Neonatal early-onset sepsis evaluations among well-appearing infants: projected impact of changes in CDC GBS guidelines

J Perinatol. 2013 Mar;33(3):198-205. doi: 10.1038/jp.2012.96. Epub 2012 Jul 19.


Objective: To determine (a) the proportion of asymptomatic infants born at ≥35 weeks gestation evaluated for early-onset sepsis (EOS) and exposed to postnatal antibiotics; (b) reasons for and outcomes of the evaluations, and (c) anticipated changes when applying the Centers for Disease Control and Prevention (CDC) 2010 guidelines to this study population.

Study design: Retrospective cohort study of infants born at ≥35 weeks gestation in 2008-2009 in a large maternity center.

Result: Out of the 7226 infants that met the study criteria: 1062 (14.7%) were evaluated for EOS and half of those evaluated, received empiric antibiotics. 70.4% of evaluations were performed owing to maternal intrapartum fever, but 23% were prompted by inadequate Group B Streptococcus (GBS) prophylaxis alone. Three cases of blood culture-proven infection were identified.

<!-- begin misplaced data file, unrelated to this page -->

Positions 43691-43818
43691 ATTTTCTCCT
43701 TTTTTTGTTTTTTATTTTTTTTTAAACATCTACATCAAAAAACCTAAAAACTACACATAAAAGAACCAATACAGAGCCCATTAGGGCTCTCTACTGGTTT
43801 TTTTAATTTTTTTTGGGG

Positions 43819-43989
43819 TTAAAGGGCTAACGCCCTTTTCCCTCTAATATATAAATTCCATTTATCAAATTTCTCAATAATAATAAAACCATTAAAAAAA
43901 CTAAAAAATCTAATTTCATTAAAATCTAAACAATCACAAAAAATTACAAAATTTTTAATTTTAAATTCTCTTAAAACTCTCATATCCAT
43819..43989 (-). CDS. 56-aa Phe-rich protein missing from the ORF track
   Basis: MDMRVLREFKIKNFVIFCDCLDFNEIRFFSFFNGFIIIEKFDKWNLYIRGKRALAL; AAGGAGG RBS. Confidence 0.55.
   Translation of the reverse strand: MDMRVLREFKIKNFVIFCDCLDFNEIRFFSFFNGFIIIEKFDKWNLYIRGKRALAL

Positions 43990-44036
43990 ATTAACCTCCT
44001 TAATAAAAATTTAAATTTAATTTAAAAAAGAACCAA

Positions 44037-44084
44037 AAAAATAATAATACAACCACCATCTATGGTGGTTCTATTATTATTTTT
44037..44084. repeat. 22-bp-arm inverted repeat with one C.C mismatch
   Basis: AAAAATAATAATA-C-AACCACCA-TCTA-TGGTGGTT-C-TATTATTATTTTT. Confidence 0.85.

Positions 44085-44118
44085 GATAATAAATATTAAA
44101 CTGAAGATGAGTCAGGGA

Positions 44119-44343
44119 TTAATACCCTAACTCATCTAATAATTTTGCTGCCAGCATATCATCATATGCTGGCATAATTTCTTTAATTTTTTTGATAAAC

Conclusion: Improved approaches are needed to identify asymptomatic infants who are at risk for EOS to decrease unnecessary evaluations and antibiotic exposure. Transition to the 2010 CDC GBS guidelines may eliminate a quarter of EOS evaluations among these infants.

MeSH terms

  • Age of Onset
  • Antibiotic Prophylaxis
  • Asymptomatic Diseases
  • Centers for Disease Control and Prevention, U.S.
  • Female
  • Humans
  • Infant, Newborn
  • Infectious Disease Transmission, Vertical / prevention & control
  • Male
  • Neonatal Screening
  • Practice Guidelines as Topic*
  • Sepsis / epidemiology*
  • Sepsis / prevention & control
  • Streptococcal Infections / epidemiology*
  • Streptococcal Infections / prevention & control
  • Streptococcus agalactiae*
  • United States